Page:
Businesses large and small are taking a hit, thanks to the coronavirus pandemic. With hundreds of millions of Americans being asked to stay at home, the country could be on the verge of another economic recession as hundreds of businesses struggle to reopen their doors.
That’s why the federal government created the Paycheck Protection Program (PPP), authorizing $349 billion in forgivable loans for businesses that have been affected by the pandemic. Businesses with less than 500 employees, sole proprietorships, and self-employed individuals can apply for loans through the Small Business Association (SBA).
If these companies use the bulk of their funds to pay their employees, the loans will be forgiven outright. This program is designed to hold business owners and their employees over until they can go back to work and earn a paycheck.
If you are looking for a loan for your small business, learn more about this program and how it can help you keep the lights on until you can go back to work.
How Does the Paycheck Protection Program Work?
Businesses can apply for a one-time forgivable loan through an approved SBA lender. Many healthcare providers who own their own businesses are looking for loans, including those who run medical spas or wellness centers, physical therapists, home health aides, care specialists, and freelance providers who may suddenly find themselves out of work.
If you need a loan for your businesses, contact your local lender and fill out an application. Visit the PPP Information Sheet from the Treasury Department to learn more about this program. If you receive a loan, you will need to show that you spent the bulk of these funds on payroll if you would like the loan to be forgiven. The government wants to make sure that business owners are keeping their workers afloat instead of lining their own pockets.
If you are self-employed and out of work, you can also apply for unemployment through your state. Freelancers are now eligible for these benefits.
Big Problems for Small Businesses
Unfortunately, the PPP isn’t holding up as well as expected. The program was meant to be a financial lifeline for businesses with fewer than 500 employees during this uncertain time. However, some of the wealthiest businesses in the country have been pulling from the PPP, as well. The first wave of funding quickly ran out within the first two weeks. As a result, many small business owners have had to put their applications on hold.
Congress recently approved another wave of $310 billion in PPP funding to keep this program going, but the SBA website crashed the first day these funds were supposed to be available.
Certain lenders are also refusing to process applications for some small businesses, even though these funds should be made available to everyone. It seems banks are prioritizing larger clients in order to make as much money as possible via processing fees. If a bank can earn hundreds of thousands of dollars in processing fees from one large client, serving business owners with just a few employees may seem like a waste of time.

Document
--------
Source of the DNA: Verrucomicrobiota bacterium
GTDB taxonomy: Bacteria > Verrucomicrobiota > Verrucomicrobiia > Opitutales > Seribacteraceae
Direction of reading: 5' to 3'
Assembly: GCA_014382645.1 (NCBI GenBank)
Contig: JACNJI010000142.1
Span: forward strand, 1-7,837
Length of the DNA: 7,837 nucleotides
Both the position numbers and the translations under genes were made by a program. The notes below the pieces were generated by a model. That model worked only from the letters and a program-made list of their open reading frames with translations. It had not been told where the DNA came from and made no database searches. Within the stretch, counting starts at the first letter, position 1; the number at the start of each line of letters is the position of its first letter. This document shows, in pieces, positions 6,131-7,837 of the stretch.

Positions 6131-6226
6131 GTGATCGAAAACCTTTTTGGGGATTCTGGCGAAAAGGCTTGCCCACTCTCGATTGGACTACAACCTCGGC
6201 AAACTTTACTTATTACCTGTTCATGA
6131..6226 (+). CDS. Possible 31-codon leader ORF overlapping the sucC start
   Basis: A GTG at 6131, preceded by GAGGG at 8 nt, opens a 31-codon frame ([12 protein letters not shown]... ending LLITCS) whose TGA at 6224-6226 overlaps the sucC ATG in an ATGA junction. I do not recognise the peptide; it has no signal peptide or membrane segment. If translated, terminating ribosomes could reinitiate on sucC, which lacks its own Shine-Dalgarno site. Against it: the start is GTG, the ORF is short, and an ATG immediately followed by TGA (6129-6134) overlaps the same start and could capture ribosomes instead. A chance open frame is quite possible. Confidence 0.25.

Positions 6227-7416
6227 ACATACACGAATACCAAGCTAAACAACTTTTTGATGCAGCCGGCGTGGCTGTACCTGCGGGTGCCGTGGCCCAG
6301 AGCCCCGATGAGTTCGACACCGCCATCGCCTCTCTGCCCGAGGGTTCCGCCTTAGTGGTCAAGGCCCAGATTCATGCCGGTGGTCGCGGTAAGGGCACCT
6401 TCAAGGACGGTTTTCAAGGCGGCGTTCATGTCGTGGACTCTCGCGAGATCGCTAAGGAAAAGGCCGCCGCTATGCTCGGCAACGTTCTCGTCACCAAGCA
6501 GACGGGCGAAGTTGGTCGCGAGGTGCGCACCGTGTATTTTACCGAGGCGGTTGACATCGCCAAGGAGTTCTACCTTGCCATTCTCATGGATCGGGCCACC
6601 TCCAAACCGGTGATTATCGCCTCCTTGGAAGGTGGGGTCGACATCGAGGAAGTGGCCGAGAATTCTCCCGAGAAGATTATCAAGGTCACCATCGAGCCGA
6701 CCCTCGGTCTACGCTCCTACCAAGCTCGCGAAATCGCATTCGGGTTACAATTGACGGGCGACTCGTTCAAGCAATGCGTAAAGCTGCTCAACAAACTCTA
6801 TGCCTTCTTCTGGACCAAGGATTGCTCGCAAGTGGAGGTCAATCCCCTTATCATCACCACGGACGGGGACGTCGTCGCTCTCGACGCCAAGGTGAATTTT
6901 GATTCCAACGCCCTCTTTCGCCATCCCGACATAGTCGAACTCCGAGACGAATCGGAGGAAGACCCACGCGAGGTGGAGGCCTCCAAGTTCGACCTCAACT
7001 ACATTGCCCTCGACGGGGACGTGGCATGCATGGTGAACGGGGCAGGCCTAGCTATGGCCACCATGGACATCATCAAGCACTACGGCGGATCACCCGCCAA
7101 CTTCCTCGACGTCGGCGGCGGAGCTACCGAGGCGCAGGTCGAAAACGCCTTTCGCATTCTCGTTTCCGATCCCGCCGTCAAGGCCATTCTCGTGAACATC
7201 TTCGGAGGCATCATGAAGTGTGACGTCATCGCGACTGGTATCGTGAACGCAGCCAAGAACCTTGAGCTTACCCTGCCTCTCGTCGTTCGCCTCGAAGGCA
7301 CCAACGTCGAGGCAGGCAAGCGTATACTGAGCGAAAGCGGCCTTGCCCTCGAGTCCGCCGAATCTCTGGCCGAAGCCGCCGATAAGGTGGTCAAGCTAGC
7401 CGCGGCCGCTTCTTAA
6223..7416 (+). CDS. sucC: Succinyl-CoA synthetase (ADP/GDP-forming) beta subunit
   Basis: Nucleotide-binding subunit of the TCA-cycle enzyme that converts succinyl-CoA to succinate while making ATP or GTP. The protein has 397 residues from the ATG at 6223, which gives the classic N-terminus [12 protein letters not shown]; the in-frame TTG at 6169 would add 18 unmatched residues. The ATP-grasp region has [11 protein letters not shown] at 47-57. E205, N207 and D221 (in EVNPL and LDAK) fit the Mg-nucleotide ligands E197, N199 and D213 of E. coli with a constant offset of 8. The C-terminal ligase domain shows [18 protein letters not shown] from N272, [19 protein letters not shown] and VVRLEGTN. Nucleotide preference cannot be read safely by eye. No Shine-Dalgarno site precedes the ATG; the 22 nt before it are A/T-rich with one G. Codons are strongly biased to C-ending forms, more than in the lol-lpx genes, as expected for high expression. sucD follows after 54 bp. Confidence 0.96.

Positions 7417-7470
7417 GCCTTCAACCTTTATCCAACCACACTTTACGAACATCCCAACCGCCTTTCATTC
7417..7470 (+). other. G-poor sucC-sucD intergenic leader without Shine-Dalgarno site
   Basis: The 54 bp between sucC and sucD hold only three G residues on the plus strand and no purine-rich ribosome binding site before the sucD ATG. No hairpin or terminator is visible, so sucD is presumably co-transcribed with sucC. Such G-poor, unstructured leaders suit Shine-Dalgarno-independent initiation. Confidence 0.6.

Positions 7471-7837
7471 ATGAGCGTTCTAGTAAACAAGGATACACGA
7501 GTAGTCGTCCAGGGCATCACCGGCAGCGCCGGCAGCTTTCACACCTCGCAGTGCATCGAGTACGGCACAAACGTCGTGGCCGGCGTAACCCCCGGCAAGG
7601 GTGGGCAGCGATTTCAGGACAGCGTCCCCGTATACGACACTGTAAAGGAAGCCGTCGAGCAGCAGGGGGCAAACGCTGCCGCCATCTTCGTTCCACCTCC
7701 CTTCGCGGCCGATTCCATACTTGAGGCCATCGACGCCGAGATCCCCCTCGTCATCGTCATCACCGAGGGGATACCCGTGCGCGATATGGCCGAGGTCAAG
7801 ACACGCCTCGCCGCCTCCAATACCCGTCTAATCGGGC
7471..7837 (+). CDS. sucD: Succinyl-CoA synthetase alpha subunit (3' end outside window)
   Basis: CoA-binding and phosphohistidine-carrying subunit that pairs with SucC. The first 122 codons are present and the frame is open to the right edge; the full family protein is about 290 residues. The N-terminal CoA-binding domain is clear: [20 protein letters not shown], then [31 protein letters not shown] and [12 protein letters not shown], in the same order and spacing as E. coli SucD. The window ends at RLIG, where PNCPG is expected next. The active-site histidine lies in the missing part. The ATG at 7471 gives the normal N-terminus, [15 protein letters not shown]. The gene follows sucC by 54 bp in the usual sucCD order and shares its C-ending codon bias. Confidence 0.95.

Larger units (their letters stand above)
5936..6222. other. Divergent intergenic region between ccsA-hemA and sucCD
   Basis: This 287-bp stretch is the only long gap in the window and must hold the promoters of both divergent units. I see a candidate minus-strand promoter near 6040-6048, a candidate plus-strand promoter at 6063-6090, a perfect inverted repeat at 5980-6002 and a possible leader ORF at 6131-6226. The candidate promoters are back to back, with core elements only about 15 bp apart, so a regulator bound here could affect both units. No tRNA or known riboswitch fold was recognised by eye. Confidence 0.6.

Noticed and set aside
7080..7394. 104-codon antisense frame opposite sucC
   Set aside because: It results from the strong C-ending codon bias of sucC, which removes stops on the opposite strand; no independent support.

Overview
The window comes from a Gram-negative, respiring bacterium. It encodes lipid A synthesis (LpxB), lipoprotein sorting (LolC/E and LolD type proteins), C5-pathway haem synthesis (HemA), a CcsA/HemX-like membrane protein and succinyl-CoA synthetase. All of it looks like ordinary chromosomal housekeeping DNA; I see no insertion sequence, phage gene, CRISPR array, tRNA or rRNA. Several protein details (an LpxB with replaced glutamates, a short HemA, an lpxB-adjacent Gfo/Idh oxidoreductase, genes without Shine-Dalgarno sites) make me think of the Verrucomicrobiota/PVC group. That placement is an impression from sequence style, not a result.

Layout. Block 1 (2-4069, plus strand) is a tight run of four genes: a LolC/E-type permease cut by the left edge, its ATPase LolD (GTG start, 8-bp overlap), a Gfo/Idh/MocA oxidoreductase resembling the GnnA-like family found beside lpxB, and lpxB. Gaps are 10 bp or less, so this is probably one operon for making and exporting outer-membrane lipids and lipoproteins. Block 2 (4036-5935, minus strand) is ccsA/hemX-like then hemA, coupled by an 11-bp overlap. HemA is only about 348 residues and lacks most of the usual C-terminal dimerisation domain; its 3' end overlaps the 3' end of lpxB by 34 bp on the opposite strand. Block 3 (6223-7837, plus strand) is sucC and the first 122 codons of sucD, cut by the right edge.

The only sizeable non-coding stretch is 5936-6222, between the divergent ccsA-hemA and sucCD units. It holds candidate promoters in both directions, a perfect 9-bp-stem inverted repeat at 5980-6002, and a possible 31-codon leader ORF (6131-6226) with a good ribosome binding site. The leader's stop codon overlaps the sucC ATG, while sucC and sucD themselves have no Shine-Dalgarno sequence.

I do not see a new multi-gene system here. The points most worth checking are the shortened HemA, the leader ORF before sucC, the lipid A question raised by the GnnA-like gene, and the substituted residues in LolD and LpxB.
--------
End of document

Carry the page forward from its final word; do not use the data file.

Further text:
The banking industry is not immune to discrimination. The financial industry has already recouped around $10 billion in processing fees thanks to the PPP. Lenders are the ones processing these transactions, so they need to collect a fee in the process.
Abusing the System?
Larger companies are at an advantage when it comes to getting approved for loans from the PPP, but some of these companies are worth millions of dollars, raising eyebrows across the country.
A recent report from CNBC shows how Trevor Milton, the billionaire founder of Nikola Motor Co., received $4 million from the PPP. The company is currently in the middle of a merger, so it can’t access funds from public and private lenders. Milton said the company needed money from the PPP to keep its 350 employees on the payroll, but many small business owners are calling foul play.
On the Facebook page “Funny Nurses,” dozens of healthcare providers were quick to call out Milton and Nikola for abusing the PPP.
Sean Anderson, a fan of the page, posted a scathing comment that said, “The government needs to change the definition of what is considered a small business. The threshold of 500 or less employees seems too high. The funds didn’t go to the vulnerable small business operators, the mom & pop’s, the Uber drivers and others. For these publicly traded companies to receive PPP funds is a travesty, but I guess that’s what happens when you cannot afford to pay for a lobbyist.”
Another follower of the page, Nancy Ailes, went on to say, “My sister owns a True small business and they applied for help but got nothing!”
In his defense, Milton argues his PPP application did not prevent other small business owners from getting their loans. He told CNBC, “We didn’t prevent those small companies from getting their money. We applied what the government said were specific requirements. And we fit every one of those.”
Nikola is one fifth the size of what the SBA considers a small business, even though the company earns just under $50 million a year.
The recent rollout of the PPP may change the way the federal government defines small businesses. The second wave of funding should help more businesses in need, but there are still problems that need to be fixed. The coronavirus pandemic and the government’s economic relief efforts are exposing certain inequalities in the American financial system. If you are having trouble securing a loan from the SBA, tell us your story.